The Dallas Alliance
While the Tasby lawsuit stalled in the appellate courts, the Dallas Chamber of Commerce in 1974 created the multi-racial Dallas Alliance, which in 1975 spawned a task force charged with creating a plan to desegregate the schools.
CLAIRE CUNNINGHAM was president of the Dallas Council of PTAs in 1975, when she was named to the Dallas Alliance task force. She had three daughters at Lakewood Elementary and J.L. Long, and had served as PTA president of both schools. Two of Cunningham’s daughters, including Cheri Flynn (above, left), wound up graduating from Skyline High School, one of the magnet schools that emerged from desegregation court orders. Flynn now teaches art at Stonewall Jackson Elementary and still lives in the neighborhood. Cunningham lives in The Cloisters subdivision off Mockingbird Lane.
Cunningham: The Dallas Alliance was a fairly powerful group of business people, mostly men. The alliance decided it would be a good idea to see if they could be a friend of the court and come up with a plan. I was named to the task force because I was white, I was a woman, and I represented the PTA. There were six blacks on the task force, and there were seven Latin-Americans and one who was American Indian. Basically, it was a seven, seven, seven ratio. We had books and pages and so forth of what each school looked like. We looked at the demographics and looked at all the possibilities. The task was to try to come up with a plan that everyone would sign off on. It was to try to influence the court to create a plan that the city would buy without riots and as peacefully as possible. There had been situations all over the United States where there were riots. Our concern here was, could we do this and not cause civil unrest that would damage the schools, the city, the business atmosphere — that was high priority. Dallas was a nice place. I liked it. I wanted it to continue to be nice.
Johnston: Dallas really desegregated differently than a lot of cities because it was calm. We never had the riots and standoffs and things like that in other cities, largely because Dr. Estes was a master at getting the community into the schools. He organized the business community and the mayor, and everybody like that understood what disruptions would do to the city and the city’s reputation for business, so they got involved.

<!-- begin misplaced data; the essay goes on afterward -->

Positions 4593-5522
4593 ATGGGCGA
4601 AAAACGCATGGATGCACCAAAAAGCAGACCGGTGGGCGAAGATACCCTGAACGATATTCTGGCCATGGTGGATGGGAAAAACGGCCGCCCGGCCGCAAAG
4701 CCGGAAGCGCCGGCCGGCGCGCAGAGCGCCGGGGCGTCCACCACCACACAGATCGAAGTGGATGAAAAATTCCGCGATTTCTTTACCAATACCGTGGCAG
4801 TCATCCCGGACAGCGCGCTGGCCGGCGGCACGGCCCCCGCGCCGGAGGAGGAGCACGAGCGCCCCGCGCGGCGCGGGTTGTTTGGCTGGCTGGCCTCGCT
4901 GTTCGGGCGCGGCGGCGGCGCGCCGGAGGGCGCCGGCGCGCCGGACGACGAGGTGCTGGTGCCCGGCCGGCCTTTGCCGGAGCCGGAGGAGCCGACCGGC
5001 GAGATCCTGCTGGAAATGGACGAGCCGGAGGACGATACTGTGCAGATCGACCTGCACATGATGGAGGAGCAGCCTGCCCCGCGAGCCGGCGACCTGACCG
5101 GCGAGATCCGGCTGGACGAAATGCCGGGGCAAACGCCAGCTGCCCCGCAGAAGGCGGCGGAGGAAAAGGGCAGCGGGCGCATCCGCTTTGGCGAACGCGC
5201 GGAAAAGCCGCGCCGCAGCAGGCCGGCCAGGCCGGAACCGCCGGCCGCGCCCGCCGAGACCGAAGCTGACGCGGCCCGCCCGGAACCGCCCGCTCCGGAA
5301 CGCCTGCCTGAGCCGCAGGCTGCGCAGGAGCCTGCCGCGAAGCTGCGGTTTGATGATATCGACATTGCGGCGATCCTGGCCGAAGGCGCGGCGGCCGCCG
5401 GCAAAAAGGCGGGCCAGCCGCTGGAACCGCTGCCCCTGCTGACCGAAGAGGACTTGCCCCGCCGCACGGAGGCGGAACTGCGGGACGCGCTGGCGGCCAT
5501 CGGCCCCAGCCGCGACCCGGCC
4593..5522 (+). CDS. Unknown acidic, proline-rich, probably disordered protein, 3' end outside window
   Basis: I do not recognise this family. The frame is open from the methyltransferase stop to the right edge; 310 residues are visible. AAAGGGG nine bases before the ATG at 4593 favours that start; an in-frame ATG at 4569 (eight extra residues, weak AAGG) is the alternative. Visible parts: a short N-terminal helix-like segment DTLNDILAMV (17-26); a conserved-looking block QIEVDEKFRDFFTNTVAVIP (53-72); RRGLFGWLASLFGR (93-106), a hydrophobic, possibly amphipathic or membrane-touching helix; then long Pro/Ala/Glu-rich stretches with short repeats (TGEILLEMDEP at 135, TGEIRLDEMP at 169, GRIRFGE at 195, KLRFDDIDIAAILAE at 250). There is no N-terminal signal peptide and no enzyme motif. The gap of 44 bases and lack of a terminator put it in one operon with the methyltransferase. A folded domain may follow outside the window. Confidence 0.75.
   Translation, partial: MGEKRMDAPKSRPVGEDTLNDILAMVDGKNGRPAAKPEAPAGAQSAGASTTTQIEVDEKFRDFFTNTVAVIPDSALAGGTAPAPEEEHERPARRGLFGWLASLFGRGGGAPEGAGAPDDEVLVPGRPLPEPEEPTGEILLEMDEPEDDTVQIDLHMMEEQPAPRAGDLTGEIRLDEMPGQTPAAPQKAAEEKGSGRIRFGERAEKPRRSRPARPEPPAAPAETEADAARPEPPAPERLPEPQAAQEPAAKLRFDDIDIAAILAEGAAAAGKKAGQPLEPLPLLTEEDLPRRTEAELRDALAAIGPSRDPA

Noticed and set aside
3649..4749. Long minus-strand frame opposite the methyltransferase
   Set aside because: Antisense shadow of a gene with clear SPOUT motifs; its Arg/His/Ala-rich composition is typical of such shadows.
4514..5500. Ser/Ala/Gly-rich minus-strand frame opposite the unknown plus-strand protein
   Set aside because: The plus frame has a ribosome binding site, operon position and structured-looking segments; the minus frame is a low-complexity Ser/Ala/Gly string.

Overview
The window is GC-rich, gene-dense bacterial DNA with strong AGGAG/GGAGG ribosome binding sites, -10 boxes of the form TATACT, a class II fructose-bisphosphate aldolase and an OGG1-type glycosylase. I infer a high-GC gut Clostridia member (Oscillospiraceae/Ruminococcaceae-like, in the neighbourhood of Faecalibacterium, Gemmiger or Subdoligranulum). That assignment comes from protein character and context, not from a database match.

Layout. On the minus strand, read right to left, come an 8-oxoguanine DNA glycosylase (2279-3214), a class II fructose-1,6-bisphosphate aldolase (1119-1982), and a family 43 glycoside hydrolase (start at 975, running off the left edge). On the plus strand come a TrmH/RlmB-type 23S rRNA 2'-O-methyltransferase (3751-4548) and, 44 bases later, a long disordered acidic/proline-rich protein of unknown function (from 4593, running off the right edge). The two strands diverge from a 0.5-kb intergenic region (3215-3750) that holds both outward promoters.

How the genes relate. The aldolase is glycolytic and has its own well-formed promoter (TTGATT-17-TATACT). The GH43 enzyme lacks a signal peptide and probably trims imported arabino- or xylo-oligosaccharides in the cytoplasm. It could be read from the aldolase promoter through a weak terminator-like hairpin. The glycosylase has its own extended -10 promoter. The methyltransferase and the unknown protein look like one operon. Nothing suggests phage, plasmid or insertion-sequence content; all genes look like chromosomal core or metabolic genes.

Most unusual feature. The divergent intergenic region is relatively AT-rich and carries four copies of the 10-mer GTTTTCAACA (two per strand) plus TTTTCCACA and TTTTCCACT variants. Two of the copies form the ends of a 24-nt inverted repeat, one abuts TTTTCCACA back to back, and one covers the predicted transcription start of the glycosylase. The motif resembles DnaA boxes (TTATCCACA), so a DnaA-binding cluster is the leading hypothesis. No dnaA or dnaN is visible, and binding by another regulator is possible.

Thomas: The city fathers were very, very careful to avoid the rioting and the fighting and everything that occurred in the other cities. We never lost a bond election. Every time, people voted to tax themselves because the city fathers said, “The school district needs this money, and we’re going to have a good integrated school district. We didn’t want an integrated school district, but we’re going to spend the money to do it.” It was a deliberate effort on the part of every councilman and mayor and school board member to work together.
Johnston: Now, we had people show up at school board meetings who complained and picketed and things like that, but it wasn’t like Little Rock where they called out the National Guard and that sort of thing. People remember it mostly through the media and the effect it had on their kids. If they had kids in school while busing was going on, they weren’t too wild about it.
Cunningham: I didn’t want any busing at all, if I could prevent it. And our final plan to leave kindergarten through third-grade in their local schools and only start busing in fourth-grade was a unique plan. It’s obvious what we were trying to do is get parents to start in a school and see what a good school it was. It didn’t work all the way — we had a lot of white flight — but it worked pretty well in Lakewood. People kept their kids in there at least through grade three.
Flynn: That’s why Lakehill [Preparatory School] started. We had friends who said, “We’re not doing that.”
Johnston: That’s really when we saw the first church schools spring up, and a lot of churches started schools or let schools be housed in their facilities. There hadn’t been much of that prior to the time the court order started. The mindset was that the black kids were rough and violent and didn’t behave, and people feared that, even though it basically wasn’t true, but it’s hard to convince somebody.